– Two years ago, Xi Jinping and Barack Obama took a stroll in their shirtsleeves in the California sunshine. The getting-to-know-you chat on the Sunnylands estate went so well Obama declared it "terrific."

This week, when the presidents of the world's two biggest economies meet in Washington, things will be different. On the surface, the trip will go smoothly, if not exactly Sunnylands 2.0. Months of shuttling diplomats will ensure Xi and Obama's public comments are sufficiently nuanced and that the Chinese president gets polite pomp on his first state visit to the United States, including a banquet and 21-gun salute.

Underneath, the relationship is being rattled along several fault lines. There are tensions over China's heavy-handed intervention to prop up shares, access to each others' markets, cyber-hacking, disputed Asian waterways and China's human rights record. The broader question is how these two very big — but very different — countries can continue to get along.

For Xi, fresh off a large military parade in Beijing, the visit is about recognition of China's status as a resurgent world power. For Obama, the conversation is about preserving U.S. clout in a region it has dominated since World War II, including access for its companies. The U.S. presidential election provides a noisy backdrop, as candidates cast China as a foe seeking to erode American strength.

"The atmosphere is a bit nasty, a far cry from two years ago. At this moment, there is a long list of negativities in bilateral ties, while the so-called bright spots, those cooperative areas, are too vague to be seen clearly," said Niu Jun, an international relations professor at Peking University. "The imperatives now are to control the negative areas."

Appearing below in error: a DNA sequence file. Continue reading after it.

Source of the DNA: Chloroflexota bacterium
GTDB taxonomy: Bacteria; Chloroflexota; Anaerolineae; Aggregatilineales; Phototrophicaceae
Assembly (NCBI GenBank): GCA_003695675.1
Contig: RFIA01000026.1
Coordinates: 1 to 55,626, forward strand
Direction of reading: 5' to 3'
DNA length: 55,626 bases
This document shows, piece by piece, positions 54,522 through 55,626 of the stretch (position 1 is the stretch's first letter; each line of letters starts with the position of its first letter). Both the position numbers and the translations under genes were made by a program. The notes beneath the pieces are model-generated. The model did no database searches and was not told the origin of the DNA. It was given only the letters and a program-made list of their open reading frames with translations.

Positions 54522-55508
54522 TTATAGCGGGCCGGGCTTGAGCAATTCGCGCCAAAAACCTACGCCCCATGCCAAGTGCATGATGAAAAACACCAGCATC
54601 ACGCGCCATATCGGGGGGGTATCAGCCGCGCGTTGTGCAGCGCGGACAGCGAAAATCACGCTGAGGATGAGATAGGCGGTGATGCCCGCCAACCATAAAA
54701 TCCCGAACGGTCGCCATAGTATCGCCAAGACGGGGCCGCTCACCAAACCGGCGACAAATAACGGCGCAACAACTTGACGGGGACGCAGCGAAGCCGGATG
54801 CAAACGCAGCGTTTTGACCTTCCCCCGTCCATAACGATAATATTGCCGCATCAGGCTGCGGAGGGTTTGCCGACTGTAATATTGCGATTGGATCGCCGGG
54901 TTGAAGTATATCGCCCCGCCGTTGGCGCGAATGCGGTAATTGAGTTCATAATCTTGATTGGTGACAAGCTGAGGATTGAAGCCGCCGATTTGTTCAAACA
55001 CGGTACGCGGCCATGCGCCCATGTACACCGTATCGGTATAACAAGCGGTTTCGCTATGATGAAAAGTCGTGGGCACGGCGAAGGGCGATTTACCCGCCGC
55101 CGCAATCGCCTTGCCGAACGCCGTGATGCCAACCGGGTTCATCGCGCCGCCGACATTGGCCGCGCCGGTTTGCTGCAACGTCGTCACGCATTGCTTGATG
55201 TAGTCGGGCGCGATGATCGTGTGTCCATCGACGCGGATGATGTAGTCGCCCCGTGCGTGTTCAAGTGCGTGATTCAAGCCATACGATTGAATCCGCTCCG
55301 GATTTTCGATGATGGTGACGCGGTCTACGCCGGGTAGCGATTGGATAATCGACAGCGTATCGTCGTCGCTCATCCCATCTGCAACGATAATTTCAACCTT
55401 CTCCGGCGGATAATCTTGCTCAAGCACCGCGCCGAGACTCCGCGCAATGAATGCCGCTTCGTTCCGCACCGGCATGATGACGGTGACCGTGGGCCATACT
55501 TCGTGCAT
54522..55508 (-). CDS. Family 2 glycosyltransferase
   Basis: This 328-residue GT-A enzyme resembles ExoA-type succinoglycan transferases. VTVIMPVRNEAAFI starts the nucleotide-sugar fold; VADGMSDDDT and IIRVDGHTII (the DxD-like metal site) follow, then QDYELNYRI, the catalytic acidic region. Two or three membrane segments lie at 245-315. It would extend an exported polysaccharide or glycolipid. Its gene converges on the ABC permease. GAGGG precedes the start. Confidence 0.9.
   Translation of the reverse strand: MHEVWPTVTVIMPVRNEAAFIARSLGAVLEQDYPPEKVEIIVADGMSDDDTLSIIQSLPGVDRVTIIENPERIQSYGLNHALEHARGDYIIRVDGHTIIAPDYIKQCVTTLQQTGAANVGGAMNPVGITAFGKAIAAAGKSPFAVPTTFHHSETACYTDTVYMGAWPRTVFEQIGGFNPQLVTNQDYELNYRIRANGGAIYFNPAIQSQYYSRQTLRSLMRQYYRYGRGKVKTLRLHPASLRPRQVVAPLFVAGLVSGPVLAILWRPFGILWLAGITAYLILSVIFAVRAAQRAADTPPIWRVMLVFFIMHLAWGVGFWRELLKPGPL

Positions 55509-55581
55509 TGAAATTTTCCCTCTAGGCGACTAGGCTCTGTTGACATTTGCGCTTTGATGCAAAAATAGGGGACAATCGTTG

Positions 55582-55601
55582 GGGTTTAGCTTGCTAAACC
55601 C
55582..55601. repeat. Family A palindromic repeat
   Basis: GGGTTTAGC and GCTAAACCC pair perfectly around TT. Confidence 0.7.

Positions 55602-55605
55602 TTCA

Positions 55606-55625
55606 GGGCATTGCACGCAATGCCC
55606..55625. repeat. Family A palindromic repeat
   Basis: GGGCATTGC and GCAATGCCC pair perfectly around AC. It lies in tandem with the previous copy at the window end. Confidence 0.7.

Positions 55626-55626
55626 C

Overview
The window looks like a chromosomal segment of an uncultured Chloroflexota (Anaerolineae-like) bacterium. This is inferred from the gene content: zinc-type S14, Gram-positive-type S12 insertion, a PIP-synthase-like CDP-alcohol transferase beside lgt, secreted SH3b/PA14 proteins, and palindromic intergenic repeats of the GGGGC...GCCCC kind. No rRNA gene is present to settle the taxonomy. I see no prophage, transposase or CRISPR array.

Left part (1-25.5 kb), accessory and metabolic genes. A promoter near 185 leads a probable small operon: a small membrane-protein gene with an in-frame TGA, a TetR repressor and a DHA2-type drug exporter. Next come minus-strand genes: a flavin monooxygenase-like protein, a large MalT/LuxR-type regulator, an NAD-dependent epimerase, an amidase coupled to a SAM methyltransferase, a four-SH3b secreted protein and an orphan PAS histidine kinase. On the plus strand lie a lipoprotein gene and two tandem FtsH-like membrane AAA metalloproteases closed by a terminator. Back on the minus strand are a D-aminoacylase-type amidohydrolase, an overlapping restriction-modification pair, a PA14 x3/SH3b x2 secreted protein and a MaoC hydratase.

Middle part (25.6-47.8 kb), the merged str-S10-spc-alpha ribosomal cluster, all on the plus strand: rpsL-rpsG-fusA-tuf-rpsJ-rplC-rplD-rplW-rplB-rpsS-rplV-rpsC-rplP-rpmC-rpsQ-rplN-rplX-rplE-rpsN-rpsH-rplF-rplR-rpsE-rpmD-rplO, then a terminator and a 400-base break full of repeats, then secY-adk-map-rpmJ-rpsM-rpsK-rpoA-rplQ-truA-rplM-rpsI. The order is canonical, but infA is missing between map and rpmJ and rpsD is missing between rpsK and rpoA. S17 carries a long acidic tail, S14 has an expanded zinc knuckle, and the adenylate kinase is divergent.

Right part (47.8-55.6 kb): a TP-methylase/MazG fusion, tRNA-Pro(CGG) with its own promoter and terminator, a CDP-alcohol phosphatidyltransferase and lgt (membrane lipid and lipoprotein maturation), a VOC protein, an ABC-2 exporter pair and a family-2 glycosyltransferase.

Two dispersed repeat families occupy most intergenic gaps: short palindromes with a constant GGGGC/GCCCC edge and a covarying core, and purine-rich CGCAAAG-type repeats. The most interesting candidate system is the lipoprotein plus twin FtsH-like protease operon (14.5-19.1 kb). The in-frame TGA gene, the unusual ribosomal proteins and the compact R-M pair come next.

Xi and Obama will both seek to come away from meetings that start Thursday claiming results. Prospective areas for agreement include climate change, anti-terrorism efforts, North Korea, the U.S.-led Iranian nuclear deal and progress toward a two-way investment treaty.

"This is going to be a difficult summit; the best they can hope is to shore up joint ideas that the U.S. and China can still collaborate and do things together," said Orville Schell, the director of the Center on U.S.-China Relations at the Asia Society in New York. "It's difficult to have an enthusiastic and open conversation under the current circumstances."

Cyber-espionage, human rights and China's claims to sovereignty over most of the South China Sea, which contains some of the world's busiest shipping lanes, are the thorniest issues, said Jeffrey Bader, who formerly advised Obama on Asia policy at the National Security Council.

Obama last week escalated the fight over cyberspace, saying the U.S. was preparing measures to show that economic espionage won't be tolerated. "This is not just a matter of us being mildly upset," Obama said.

"Those are the big three problems," said Bader, a visiting scholar at the Brookings Institution. "None is solvable in the near future, but the administration will want dialogue or reassurance from the Chinese that they will not take steps to aggravate any of these problems."